September 19, 2005
Cashing in on Katrina
Trust the churches to use Katrina as a fund-raising opportunity:
Where the government stumbled, churches rushed in. That’s the message religious disaster relief groups already are bringing to Capitol Hill, hoping the dramatic example of how they sped aid to Hurricane Katrina survivors along the Gulf Coast will build new momentum for President Bush’s drive to expand federal funding for faith-based groups.
… Critics are alarmed by this latest push, saying the work of churches following the tragedy - while heroic - does not resolve the complex constitutional questions surrounding Bush’s faith-based proposals. But religious leaders contend with such overwhelming need, lawmakers must act quickly.
Bob Reccord, who is coordinating the massive relief operation for the Southern Baptist Convention, plans to lobby federal lawmakers and last week testified with Hood before a Senate subcommittee on behalf of the CARE Act. The legislation would provide tax breaks and other incentives to Americans making charitable donations, and is part of a broader campaign to ease restrictions on federal grants for social service providers with a religious mission.
… “If the president wants to really put his money where his mouth is on the faith-based initiative, now is the time,” said the Rev. Rick Warren, pastor of Saddleback Church and author of the “The Purpose Driven Life.” “Long after the Red Cross pulls out and FEMA pulls out, the churches are still going to be there.”
Bishop T.D. Jakes, who gave the sermon Friday at the Washington National Cathedral service marking Bush’s day of prayer for victims, has told the president that more money should be channeled directly to religious groups responding to the tragedy.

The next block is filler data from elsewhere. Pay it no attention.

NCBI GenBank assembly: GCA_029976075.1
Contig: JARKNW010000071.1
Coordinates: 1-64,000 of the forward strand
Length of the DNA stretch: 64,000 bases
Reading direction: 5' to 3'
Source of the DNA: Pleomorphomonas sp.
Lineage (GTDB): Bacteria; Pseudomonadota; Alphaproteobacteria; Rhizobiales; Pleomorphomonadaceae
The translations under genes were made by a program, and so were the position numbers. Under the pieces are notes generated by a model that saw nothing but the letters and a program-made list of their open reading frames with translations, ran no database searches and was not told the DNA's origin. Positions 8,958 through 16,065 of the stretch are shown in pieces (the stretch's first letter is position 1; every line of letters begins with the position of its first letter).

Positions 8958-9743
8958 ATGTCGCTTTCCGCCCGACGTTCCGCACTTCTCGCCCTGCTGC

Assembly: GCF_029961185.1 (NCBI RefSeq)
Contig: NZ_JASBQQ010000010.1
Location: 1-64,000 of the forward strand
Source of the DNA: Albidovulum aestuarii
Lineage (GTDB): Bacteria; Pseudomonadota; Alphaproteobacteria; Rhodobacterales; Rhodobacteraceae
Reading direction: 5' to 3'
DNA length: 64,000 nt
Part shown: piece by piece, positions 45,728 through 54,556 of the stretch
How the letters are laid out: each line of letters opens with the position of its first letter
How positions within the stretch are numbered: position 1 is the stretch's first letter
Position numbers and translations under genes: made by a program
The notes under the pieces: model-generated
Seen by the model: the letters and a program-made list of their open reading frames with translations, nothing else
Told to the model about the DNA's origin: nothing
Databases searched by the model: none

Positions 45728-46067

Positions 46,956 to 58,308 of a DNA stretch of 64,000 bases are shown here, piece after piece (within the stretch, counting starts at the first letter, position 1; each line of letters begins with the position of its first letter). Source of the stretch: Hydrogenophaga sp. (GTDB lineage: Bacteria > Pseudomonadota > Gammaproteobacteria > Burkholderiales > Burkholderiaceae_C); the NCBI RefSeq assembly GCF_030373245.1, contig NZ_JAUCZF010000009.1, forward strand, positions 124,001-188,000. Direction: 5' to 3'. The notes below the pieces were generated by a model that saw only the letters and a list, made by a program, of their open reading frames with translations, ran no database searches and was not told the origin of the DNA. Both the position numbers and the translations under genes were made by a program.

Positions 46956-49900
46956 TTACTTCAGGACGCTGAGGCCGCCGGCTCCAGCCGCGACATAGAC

“I felt it was incumbent upon me to share with him that the faith-based community is working with 10 percent, or a tithe, of people’s income, while the government is working with 30 percent of everyone’s income,” said Jakes, a best-selling author and pastor of The Potter’s House, a 30,000-member Dallas megachurch. He has been working with Dallas city officials, religious relief groups and individual churches to raise money, find housing for survivors and bring them food, clothes and other aid.
… Opponents, however, say it would be a mistake to set policy based on the Katrina response.
They contend secular relief groups also have been key contributors to relief efforts, as have some arms of government, such as the Coast Guard, whose members spent days under dangerous conditions plucking hundreds of New Orleans residents off the roofs of flooded homes.
James Dunn, who served in Washington for more than two decades with the Baptist Joint Committee for Religious Liberty, which works to protect the separation of church and state, said that among the unresolved constitutional issues is Bush’s desire to allow church groups to consider religion in hiring, even if they receive federal grants. Critics say that’s discrimination.
“I think what’s happening is they’re trying to dismantle the civil rights program without saying it,” said Rep. Bobby Scott, D-Va., a member of the House Judiciary Committee.
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